Skip to content
Search AI Powered

Latest Stories

Jan Ingenhousz Google Doodle: What Did the Dutch Scientist Discover?

Jan Ingenhousz Google Doodle: What Did the Dutch Scientist Discover?

Who does today's Google Doodle honor? Geerdt Mageils put it best in his paper for the 1st Conference of the European Philosophy of Science Association, when he said, "Who discovered photosynthesis? Not many people know. Jan Ingenhousz' name has been forgotten, his life and work have disappeared in the mists of time. Still, the tale of his scientific endeavor show science in action."

Jan Ingenhousz was the Dutch physiologist best known for discovering photosynthesis. His work extends far beyond plant and animal research, though. Ingenhousz is also recognized for inoculating family members of the House of Habsburg against smallpox in 1968. According to Geerdt Magiels, he received many rewards for the inoculation, including gifts and a life-long annual income.

He Inoculated Austrian Royalty Against Smallpox in the 1760s

At age 16, the physician, chemist and engineer began to study medicine at the University of Leuven—as he was Catholic, he could not study at Protestant universities like Leyden or Amsterdam. Ingenhousz went on to receive his MD degree in 1753. Two years later, he started his own medical practice in his hometown of Breda, the Netherlands.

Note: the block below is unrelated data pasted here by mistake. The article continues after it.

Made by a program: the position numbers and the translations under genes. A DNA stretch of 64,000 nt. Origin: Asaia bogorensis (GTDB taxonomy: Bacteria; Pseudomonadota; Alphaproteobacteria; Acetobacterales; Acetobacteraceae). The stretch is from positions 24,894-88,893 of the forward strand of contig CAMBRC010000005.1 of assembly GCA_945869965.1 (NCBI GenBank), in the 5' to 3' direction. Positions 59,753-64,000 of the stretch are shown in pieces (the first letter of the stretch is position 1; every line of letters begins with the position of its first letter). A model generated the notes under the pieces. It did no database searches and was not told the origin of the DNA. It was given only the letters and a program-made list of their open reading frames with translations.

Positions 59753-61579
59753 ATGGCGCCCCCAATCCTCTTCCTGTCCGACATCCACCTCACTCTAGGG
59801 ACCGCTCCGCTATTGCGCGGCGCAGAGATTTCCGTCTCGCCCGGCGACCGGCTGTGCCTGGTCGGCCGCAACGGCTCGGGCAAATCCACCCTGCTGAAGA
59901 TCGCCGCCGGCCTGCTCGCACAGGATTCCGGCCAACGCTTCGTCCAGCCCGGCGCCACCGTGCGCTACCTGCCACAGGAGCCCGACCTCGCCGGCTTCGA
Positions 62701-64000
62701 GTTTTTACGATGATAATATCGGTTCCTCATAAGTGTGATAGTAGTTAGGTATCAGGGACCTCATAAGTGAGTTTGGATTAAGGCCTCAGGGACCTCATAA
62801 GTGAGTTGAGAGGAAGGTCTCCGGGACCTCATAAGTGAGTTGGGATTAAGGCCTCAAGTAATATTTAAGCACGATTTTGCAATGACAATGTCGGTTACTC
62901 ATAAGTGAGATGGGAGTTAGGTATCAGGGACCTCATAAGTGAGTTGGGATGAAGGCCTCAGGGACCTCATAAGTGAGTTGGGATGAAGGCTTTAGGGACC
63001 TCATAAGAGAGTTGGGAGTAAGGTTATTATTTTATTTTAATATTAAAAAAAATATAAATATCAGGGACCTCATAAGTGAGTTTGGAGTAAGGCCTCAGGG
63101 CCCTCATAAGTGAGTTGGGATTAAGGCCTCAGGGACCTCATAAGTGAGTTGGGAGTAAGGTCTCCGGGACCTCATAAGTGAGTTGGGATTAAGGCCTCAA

A man of many talents, Ingenhousz created an apparatus that generated electricity in 1766. In 1768, he made his way to Vienna, where he successfully inoculated the family of Empress Maria Theresa, and less than two decades later, he became the first to quantitatively measure heat conduction in metal rods.

It wasn't until about a decade after that triumph that Ingenhousz published his results on plant physiology in a book titled, Experiments Upon Vegetables, Discovering Their Great Power of Purifying the Common Air in Sunshine, and of Injuring It in the Shade and at Night. In the book, he expanded on Joseph Priestley's previous plant research by showing that light is necessary for photosynthesis, only green plants perform it, and that the extent that air will be restored in a green plant exceeds its damaging effect.

According to, the book was translated into a number of languages and became the foundation for related research and understanding the process of photosynthesis.

He Was Interested in Electricity and Heat Conduction

In the words of Magiels, Ingenhousz was a man of the Enlightenment, interested in all facets of science. Fascinated specifically by heat conductivity and the study of electricity, he kept in close contact with Benjamin Franklin and Henry Cavendish.

Illness eventually made study and research difficult for the scientist. Though he was plagued with gall and bladder stones, he spent his later years writing and conducting experiments. He passed away in England in 1799.

More from News

Screenshots of Kamala Harris and J.D. Vance

Kamala Harris Calls Out JD Vance For 'What He Didn't Say' During RNC Speech In Epic Takedown